He also refamiliarized himself with Doyle's writings about Sherlock Holmes and did a fair amount of research on the London locations he used in the book. "You can't write a novel about Baker Street and not be aware of the history there," says Robertson.
In the first novel, one of the characters owns a St. Bernard. Realizing that some readers would assume a parallel between that large dog and the hound of the Baskervilles, Robertson inserted a bit of dialogue early in the action that would make it clear there was no connection between the two.
"I keep in mind everything I know about the canon while I write my books, but I'm not deliberately echoing Sherlock Holmes stories."
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Robertson made several trips to London to visit the locations he mentioned in the books, including the modern corporate structure that stood at 221 Baker Street (at the time, it was the corporate headquarters for a bank which in fact received the real letters). Now the building containing 221B Baker Street is gone, so he feels less constrained by the physicality of the structure.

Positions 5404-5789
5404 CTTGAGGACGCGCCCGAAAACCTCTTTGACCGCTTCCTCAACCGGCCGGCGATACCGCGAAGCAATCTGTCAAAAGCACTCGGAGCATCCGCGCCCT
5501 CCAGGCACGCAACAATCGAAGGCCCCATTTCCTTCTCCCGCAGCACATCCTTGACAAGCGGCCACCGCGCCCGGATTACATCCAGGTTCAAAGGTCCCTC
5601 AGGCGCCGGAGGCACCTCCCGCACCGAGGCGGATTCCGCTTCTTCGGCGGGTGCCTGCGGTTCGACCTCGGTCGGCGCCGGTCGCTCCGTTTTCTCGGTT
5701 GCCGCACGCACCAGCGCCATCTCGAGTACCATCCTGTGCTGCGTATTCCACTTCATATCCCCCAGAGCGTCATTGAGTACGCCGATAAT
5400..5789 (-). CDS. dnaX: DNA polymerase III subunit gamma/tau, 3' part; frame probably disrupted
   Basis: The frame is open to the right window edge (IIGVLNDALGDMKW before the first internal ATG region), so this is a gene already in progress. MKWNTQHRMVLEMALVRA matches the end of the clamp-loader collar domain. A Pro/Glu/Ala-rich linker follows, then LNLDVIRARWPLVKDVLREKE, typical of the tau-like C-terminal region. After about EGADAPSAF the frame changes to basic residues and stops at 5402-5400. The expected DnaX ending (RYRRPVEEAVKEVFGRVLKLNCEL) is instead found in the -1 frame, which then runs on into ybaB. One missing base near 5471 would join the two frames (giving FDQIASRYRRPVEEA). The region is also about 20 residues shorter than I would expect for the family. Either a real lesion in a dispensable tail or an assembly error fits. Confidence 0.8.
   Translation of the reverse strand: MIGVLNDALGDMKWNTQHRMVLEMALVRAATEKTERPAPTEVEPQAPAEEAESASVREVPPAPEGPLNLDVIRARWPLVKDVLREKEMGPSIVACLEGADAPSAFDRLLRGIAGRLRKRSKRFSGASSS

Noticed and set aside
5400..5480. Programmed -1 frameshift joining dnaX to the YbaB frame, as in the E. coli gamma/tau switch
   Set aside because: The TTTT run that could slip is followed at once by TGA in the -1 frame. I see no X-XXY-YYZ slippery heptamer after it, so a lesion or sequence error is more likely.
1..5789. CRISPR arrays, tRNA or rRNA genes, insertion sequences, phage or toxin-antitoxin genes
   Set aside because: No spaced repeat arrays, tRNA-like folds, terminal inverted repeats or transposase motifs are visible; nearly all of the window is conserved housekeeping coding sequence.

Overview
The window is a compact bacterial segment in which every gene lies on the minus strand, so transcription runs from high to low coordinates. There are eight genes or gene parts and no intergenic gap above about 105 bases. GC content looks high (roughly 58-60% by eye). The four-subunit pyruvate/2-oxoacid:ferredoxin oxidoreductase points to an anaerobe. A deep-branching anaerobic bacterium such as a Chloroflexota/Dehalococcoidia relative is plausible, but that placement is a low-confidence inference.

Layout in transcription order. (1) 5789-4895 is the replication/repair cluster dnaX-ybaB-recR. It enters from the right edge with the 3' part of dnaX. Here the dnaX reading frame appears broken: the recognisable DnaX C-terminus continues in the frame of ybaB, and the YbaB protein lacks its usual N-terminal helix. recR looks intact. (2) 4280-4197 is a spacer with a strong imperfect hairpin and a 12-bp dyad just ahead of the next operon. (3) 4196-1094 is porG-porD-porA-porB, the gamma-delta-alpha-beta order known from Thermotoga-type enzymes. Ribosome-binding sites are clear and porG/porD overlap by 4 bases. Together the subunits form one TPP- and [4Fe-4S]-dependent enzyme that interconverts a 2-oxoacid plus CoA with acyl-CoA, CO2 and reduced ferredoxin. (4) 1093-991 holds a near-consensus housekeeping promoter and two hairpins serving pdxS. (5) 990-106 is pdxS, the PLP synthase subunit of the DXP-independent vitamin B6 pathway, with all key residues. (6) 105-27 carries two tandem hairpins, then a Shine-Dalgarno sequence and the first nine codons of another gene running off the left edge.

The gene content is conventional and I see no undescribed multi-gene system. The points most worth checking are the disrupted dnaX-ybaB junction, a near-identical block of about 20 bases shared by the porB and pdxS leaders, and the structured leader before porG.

In some ways, Robertson is as mysterious as Sherlock's enemies. His bio on the book jacket says only that he works for an American corporation and does not include a photo. "It's not a publicity gimmick. I have a day job and I often go to England as part of my work. I think my colleagues there would clam up if they knew I was writing these books."
That's likely true. Many Brits are protective of the most famous fictional character to call London home. And then there's the fact that they don't know that he uses the British phrases he hears during teleconferences and trips to pepper his characters' dialogue. One of the phrases he heard recently was, "Let's not sacrifice our chickens out of order," meaning get your priorities straight. The phrase made it into the second book. "If they knew I was writing these books, my co-workers might start looking to see if I quoted them in the novels. Or worse, they might clam up."
Michael Robertson appears at Murder by the Book today at 6:30 p.m. For information, visit www.murderbooks.com or call 713-524-8597. Free.